Say what you will about the work of visionary writer/director Baz Luhrmann – and many have throughout the course of his 20+ years as a filmmaker – but one thing is certain: the guy believes in the all-conquering power of love. So much so, in fact, that all of his films - from 1992’s deliciously zany Strictly Ballroom to last year’s lush and underrated The Great Gatsby - exist solely to extoll this greatest of virtues. Well, that, and to inject a little razzle dazzle into our often humdrum existence.
Thus it’s no surprise that the For The Record troupe – whose carnival burlesque celebrations inspired by the catalogues of modern-era auteurs like Luhrmann, Tarantino, and PT Anderson have been lighting up West Hollywood all year – chose to tackle the Aussie's breathtaking oeuvre...or that the show is a fizzy, frothy burst of true cinematic romance.
And talk about powerhouse performances. Though Rumor Willis is easily the cast’s most well-known star, each actor - Demi’s and Bruce’s daughter included - shines individually and collectively as they cover the broad plot strokes and unforgettable pop songs, including hits off of the soundtracks from all of Luhrmann’s films: Strictly Ballroom, Romeo + Juliet, Moulin Rouge!, and The Great Gatsby. 2008’s Australia isn’t represented but still has a cocktail at the bar named after it.
Taking over West Hollywood’s DBA (7969 Santa Monica Blvd), cast members fly through the audience, jumping on tables, dancing on the large bar, and basically using every part of their theater-in-the-round to create a party that Mr. Luhrmann would no doubt approve of. Highlights include a jazzy rendition of The Cardigan’s "Lovefool" sung by cast member Lindsey Gort, a powerhouse redo of Lana Del Rey’s swooning "Young and Beautiful" courtesy of Ruby Lewis, and pretty much everything involving Strictly Ballroom, Lurhmann’s hands-down funniest, most innocently DIY effort.
Buzzed on artisan cocktails with names like “Talk Show Host” and “Buchanan’s Old Fashioned”, and dining on gourmet pizzas from Churchill executive chef Michael Bryant (get there early if you’re hungry, because these go fast), you’ll find yourself lost amidst the unfettered imagination of Baz Luhrmann.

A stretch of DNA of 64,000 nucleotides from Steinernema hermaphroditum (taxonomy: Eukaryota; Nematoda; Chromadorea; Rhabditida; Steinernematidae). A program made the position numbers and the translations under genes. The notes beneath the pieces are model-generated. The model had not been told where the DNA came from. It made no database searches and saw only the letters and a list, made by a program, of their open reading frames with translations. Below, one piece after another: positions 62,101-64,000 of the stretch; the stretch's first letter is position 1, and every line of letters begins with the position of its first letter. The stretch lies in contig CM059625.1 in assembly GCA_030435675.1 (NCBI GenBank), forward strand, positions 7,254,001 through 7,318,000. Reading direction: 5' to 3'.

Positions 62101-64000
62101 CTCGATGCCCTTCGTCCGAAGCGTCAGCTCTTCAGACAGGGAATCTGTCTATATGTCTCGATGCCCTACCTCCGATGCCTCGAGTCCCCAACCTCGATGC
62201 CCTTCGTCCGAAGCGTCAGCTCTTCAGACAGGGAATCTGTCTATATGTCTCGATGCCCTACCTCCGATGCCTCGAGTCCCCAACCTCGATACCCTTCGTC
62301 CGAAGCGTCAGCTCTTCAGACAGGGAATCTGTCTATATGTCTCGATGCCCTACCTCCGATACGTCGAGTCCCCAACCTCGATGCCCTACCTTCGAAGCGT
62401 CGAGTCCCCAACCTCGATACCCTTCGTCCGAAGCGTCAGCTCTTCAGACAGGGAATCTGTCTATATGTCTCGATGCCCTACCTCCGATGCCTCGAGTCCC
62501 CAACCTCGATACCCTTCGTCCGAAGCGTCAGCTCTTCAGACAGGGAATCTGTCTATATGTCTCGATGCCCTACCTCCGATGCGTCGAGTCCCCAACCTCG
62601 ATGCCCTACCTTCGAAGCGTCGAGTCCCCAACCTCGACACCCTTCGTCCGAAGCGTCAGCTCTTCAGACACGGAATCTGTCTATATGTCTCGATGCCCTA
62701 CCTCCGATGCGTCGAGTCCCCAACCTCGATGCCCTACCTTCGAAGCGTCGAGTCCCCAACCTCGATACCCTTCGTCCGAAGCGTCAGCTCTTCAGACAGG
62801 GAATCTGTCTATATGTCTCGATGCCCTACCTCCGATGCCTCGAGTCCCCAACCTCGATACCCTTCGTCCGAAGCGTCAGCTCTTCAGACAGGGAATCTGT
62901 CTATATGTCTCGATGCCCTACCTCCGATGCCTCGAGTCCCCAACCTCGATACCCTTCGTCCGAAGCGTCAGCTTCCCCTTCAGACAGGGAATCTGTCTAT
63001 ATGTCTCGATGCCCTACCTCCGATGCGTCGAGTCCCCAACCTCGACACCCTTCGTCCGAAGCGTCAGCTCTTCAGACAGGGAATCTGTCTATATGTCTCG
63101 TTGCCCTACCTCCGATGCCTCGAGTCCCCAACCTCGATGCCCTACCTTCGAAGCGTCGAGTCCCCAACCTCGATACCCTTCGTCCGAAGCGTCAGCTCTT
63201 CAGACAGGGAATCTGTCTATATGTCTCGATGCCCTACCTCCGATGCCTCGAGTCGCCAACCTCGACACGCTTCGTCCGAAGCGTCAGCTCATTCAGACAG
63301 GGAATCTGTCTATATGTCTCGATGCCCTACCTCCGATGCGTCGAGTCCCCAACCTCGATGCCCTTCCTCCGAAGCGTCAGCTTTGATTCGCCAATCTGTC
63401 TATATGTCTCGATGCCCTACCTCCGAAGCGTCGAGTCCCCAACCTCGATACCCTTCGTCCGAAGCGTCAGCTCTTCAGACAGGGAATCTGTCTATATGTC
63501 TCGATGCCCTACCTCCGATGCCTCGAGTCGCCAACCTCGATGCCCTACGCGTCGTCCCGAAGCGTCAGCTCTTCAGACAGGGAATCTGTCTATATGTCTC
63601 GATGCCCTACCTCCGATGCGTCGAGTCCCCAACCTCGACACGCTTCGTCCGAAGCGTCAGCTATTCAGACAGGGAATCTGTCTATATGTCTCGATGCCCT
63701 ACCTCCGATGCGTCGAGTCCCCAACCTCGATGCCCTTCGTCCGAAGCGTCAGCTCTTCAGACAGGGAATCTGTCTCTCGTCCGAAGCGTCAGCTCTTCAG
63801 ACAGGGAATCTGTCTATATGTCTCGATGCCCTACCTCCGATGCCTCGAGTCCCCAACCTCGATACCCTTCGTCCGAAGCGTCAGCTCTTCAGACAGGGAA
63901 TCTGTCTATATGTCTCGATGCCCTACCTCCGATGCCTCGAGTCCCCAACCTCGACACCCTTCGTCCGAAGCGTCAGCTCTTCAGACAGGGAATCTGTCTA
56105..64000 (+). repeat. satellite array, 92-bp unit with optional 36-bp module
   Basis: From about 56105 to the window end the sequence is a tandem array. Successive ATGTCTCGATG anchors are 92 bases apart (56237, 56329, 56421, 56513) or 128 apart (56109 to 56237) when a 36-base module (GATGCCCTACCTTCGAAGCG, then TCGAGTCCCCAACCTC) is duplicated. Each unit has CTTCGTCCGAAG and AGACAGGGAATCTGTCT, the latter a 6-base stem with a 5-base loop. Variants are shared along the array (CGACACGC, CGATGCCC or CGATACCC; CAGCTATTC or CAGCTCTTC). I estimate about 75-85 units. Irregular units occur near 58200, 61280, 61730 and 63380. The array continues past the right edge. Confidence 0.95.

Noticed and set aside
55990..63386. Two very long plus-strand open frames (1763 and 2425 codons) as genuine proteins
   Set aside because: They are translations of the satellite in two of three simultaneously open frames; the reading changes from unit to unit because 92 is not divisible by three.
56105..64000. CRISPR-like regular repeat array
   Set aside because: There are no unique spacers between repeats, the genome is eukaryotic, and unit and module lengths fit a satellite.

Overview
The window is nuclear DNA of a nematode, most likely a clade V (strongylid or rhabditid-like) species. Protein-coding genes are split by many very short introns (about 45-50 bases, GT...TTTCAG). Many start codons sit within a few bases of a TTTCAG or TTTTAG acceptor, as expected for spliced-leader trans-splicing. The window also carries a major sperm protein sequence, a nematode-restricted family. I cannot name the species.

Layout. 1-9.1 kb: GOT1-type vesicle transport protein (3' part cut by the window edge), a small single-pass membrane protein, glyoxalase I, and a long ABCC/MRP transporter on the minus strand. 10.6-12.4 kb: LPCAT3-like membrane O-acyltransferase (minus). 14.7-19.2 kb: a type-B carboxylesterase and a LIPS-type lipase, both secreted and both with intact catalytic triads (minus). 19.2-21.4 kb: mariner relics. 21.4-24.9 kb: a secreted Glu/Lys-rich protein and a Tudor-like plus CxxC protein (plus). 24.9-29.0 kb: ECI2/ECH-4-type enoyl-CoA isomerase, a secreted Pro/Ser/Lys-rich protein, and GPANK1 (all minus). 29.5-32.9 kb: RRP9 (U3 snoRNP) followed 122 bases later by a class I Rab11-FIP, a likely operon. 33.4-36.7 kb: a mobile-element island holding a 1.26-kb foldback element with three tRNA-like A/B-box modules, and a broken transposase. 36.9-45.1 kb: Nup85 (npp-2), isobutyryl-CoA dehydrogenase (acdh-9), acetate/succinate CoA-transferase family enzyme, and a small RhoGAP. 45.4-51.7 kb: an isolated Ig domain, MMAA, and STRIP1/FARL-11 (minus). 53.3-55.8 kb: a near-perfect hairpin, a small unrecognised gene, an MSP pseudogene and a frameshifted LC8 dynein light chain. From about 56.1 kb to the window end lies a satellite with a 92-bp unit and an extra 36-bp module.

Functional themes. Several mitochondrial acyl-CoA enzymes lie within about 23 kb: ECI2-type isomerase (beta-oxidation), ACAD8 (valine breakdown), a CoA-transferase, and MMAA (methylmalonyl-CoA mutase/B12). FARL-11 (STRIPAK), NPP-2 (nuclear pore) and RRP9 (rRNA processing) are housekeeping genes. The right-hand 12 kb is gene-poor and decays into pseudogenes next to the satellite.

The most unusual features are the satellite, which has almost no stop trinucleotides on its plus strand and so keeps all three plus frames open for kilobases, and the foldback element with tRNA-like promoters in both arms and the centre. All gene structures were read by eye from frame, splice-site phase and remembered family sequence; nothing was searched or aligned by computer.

As well as stoned on magic, seduced by love, and above all else, wanting to run home and watch Moulin Rouge! for the millionth time.
Gotta hand it to KP. The girl can still throw a fun music video party.
Her fifth single from Prism, "This Is How We Do" (thankfully, no relation to Montell Jordan's 1995 jam) gets a colorful treatment (thanks to director Joel Kefali) and comes loaded with backup dancers dressed up like Pee-Wee Herman, animated pizza, and a deconstructed Maserati (among other gloriously random items).
Looks like that conscious uncoupling barely left a scratch on Chris Martin. He's looking pretty toned and happy in this latest music video in which he and his Coldplaymates take to the streets of Sydney, Australia like a bunch of Pied Pipers (with the help of Avicii at the producing reigns).
Betty Who, our favorite new artist of 2014 (even though we've been obsessed with her since that Home Depot marriage proposal went viral last fall) is releasing another EP of irresistible pop confections later this spring, and to kick things off, she has debuted "Heartbreak Dream."
Produced by her wunderkind collaborator, Peter Thomas, the track is a sparkly addition to an early discography that should do wonders for her (and his) blooming career.
If 2013 was the Year of the Wrecking Ball, could 2014 be the Year of the Cannonball?
Based on Lea Michele's debut single as a solo artist, it very well could be. At least she didn't straddle an actual cannon in this visually pleasant treatment in which she comes out from the darkness and into the light. Pretty standard and safe. But hey, it's her first time. Well done, girl.
A pop-diva-heavy fall (Katy! Gaga! Britney! Beyonce!) couldn't distract us from the fact that the rest of the year featured some musical standouts from artists who came out of nowhere and dared to change the game...
1. Bad Blood by Bastille - Fronted by singer-songwriter Dan Smith, this London-based group is delivering some early 90s alternative pop-rock realness blended with a unique yet familiar sound that is very early 2010s. And any band that un-ironically mashes up Corona's "Rhythm of the Night" with Snap's "Rhythm is a Dancer" to evocative effect is A-OK in my book.